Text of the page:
March 04th, 2017
Having served as the editor of BC Historical News from Spring 1999 to Summer 2003, the indefatigible Fred Braches has released Fact and Fiction; Slumach and the Lost Creek Mine to share his ongoing research on one of B.C. most legendary stories–about a rumoured gold mine in the Fraser Valley. “With this book,” he says, “I try to debunk the myth that old man Slumach — people don’t realize that he was over 70 when he was hanged — had nothing to do with the legendary gold.”
The co-author of a well-known book on the same subject, Rick Antonson, has responded, “As spring approaches and more people consider hikes north of Pitt Meadows and Maple Ridge in hopes of stumbling upon a cache of gold nuggets, your book about Slumach (nicely dedicated “To the memory of Slum.ook”) is well-timed.
“You graciously separate facts (of which there are many) from fiction (of which there is much) regarding a hundred years of embellishments. Indeed, anyone reading our Slumach’s Gold, In Search of a Legend would be well advised to also pick up your book. Congratulations on your dogged determination to remind us all that there is lots to learn and ponder about British Columbia’s history without the need for distortion of truths.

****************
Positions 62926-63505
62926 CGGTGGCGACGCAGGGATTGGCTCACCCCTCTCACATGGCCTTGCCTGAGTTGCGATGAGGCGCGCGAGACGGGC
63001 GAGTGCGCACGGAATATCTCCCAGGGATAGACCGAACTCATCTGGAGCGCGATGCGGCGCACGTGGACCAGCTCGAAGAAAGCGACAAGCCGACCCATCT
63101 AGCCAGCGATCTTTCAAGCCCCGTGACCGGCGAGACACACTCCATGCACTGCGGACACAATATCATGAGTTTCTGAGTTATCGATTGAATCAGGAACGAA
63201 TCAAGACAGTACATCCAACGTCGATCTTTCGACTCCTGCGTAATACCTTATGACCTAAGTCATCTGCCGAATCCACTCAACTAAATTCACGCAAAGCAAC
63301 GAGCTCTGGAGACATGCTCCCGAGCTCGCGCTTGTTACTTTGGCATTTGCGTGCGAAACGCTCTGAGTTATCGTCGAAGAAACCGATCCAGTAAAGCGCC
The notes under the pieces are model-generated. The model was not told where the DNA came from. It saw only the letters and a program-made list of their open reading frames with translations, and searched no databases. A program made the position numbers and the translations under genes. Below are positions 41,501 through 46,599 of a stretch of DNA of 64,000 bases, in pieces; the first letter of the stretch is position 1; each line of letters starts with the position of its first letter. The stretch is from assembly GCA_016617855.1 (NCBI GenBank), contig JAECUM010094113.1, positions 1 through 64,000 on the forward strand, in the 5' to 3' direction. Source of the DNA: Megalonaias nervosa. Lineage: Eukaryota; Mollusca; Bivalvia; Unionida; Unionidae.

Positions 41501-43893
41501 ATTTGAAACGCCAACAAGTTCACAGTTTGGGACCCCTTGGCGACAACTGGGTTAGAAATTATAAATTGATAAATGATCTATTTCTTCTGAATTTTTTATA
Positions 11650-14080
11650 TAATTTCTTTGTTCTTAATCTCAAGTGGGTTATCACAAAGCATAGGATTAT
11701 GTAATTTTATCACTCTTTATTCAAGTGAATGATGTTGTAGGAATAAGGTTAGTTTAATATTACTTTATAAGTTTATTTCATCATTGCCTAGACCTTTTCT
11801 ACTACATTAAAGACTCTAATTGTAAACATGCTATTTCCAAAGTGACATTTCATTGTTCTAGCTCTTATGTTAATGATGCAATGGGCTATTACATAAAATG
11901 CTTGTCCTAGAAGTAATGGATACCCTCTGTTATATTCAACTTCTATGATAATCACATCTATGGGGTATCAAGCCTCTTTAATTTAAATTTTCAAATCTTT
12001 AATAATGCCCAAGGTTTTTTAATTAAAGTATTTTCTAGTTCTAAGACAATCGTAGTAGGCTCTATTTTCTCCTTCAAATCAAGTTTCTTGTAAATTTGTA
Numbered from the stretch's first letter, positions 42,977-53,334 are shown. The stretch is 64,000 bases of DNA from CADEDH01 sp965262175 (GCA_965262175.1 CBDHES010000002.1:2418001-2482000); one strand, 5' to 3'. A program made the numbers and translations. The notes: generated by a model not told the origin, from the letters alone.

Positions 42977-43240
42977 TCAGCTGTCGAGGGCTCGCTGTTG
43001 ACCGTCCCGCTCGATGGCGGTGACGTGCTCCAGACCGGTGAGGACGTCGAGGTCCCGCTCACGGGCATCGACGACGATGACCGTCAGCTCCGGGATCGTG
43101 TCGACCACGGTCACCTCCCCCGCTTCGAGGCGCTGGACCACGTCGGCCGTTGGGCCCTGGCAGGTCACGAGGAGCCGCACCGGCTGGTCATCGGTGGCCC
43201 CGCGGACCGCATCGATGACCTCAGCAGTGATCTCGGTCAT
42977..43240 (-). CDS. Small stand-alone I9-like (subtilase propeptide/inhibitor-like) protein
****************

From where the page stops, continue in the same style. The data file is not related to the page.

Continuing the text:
“Your role in the TV series, Search for the Frozen Gold, had you perfectly cast as the wise doubter, the resolute pursuer of veracity over folklore on all-things Slumach. Now, as an author, you have furthered that reputation for objectivity. Congratulations my friend.”
Fact and Fiction; Slumach and the Lost Creek Mine (Whonnock Books 2017) $17 978-0-9958945-0-1 [Whonnock Books, PO 130, Whonnock V2W 1V9 E-mail: email@example.com
or leave a message at 604-462-8942]
For more on Fred Braches, visit:
Many years ago I wrote a play based on this legend, The Naming of Charley Salmon, with three Kaatzi men as the protagonists. A strange story and one with so much food for the imagination.